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john davies
notes from a small vicar
from a parish
in Liverpool, UK

    Thursday, April 17, 2003
    Interpreting stones
     
    Very sorry to read that 3rd Stone is suspending publication with its Autumn 2003 issue. Since discovering it on a sortie to Kilmartin last year I've been an interested reader. I'm not a drude like Julian Cope but I do enjoy wandering around ancient sites, wondering about the folks who've wandered them before - centuries before: people we don't really have a clue about, and hours before: people we must have something in common with, Modern Antiquarians all.

    Anyway, the website has some good free downloads, including this one: Christian Landscapes of Pagan Monuments which explores the way the Christian church has 'interpreted' megalithic monuments over the centuries. Basically making one of two choices:
      [either] a negative choice leading to neglect and complete destruction, [or] a positive choice leading to their assimilation and a continuing use of their locations.
    - that means either abandoning the stones to farmers likely to make barn walls out of them, or putting crosses on top of them to turn them into churches. But it's more complex than that and so interesting to read the ruminations of early councils on this issue, as illustrated by this from Pope Gregory in 601:
      "we have been giving careful thought to the affairs of the English, and have come to the conclusion that the temples of the idols among that people should on no account be destroyed. The idols are to be destroyed, but the temples themselves are to be aspersed with holy water, altars set up in them and relics deposited here. For if these temples are well-built, they must be purified from the worship of demons and dedicated to the service of the true God. In this way, we hope that the people, seeing that their temples are not destroyed, may abandon their error and, flocking more readily to their accustomed resorts, may come to know and adore the true God."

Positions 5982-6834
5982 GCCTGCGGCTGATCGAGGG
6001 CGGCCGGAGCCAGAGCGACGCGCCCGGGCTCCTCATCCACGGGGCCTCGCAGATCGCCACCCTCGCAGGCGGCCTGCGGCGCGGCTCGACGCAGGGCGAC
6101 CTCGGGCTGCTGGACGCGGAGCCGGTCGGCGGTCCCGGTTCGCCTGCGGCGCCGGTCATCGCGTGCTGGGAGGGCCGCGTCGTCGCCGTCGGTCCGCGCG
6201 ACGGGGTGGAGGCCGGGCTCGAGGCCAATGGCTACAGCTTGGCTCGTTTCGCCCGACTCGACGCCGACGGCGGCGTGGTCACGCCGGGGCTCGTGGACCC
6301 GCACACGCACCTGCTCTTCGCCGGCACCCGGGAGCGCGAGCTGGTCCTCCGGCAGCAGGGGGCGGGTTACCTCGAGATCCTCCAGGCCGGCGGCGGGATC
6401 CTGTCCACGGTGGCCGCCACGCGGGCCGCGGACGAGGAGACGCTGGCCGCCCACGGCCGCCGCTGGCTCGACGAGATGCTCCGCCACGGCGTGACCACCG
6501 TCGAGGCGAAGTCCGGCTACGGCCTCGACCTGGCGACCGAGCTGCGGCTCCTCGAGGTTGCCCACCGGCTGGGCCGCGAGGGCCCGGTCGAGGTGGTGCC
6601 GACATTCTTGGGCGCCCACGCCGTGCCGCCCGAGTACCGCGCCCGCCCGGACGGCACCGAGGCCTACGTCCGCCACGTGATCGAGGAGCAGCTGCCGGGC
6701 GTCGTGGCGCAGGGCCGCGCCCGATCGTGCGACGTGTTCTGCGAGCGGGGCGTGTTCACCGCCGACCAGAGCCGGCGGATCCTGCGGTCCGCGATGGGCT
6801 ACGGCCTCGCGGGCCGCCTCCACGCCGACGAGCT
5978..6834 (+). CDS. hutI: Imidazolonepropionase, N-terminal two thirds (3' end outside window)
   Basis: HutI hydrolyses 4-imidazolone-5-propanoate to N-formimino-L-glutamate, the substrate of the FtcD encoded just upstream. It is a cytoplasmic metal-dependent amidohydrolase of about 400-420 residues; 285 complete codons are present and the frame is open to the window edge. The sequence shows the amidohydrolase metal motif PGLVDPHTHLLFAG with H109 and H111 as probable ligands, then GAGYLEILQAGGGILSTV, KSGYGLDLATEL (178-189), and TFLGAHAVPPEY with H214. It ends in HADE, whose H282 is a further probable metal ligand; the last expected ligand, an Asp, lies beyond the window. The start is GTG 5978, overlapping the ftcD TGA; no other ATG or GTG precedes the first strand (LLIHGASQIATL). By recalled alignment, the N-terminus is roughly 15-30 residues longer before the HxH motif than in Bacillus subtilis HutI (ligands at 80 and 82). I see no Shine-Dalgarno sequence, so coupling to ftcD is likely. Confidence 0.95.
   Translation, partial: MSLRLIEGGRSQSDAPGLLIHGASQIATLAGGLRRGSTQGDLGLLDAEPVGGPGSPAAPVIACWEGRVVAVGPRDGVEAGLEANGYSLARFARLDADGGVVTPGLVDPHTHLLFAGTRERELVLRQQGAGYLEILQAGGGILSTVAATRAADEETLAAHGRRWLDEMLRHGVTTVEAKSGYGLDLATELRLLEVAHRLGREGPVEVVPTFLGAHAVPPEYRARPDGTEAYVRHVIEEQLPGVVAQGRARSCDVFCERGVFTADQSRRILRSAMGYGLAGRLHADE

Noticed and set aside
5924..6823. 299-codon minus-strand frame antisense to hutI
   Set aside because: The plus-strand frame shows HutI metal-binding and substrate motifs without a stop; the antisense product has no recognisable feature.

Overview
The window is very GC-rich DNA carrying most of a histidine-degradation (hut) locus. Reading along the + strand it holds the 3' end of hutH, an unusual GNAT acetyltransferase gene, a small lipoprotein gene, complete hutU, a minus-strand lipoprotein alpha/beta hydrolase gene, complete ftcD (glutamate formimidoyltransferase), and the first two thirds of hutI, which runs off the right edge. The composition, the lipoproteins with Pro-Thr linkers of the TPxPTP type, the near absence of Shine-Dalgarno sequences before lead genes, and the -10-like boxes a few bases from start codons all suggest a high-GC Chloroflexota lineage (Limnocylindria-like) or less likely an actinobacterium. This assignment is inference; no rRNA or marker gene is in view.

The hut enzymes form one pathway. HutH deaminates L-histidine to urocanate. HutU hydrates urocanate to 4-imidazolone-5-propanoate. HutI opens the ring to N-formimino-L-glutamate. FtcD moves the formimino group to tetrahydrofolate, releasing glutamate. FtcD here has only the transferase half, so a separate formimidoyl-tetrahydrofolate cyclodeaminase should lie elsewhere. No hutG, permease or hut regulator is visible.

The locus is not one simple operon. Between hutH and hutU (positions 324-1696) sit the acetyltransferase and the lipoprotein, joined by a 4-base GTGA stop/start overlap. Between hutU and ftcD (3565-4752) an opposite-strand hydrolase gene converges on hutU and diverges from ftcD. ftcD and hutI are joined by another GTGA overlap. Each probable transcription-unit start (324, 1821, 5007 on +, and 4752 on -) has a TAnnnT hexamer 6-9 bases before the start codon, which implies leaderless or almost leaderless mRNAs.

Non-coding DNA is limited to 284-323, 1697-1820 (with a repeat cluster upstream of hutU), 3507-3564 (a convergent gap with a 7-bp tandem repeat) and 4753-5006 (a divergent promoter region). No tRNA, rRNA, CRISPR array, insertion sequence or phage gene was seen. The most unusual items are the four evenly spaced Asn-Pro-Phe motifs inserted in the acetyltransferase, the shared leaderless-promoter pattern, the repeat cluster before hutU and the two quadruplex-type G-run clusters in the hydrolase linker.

He presided over a more confident church, of course, than today's. Tempting though it may be to kick over the (pop) idols in the supermarket, it wouldn't be a positive (popular) move. But I quite like being around today having to step back from the likes of Gregory and, alongside our non-church neighbours, asking questions, seeking connections instead. Gregory again:
      "And since they have a custom of sacrificing many oxen to demons, let some other solemnity be substituted in its place, such as a day of Dedication or the Festivals of the holy martyrs whose relics are enshrined there ... They are no longer to sacrifice beasts to the Devil, but they may kill them for food to the praise of God, and give thanks to the Giver of all gifts for the plenty they enjoy"
    Well, is there really much difference, in essence, between the two types of practice? (Discuss)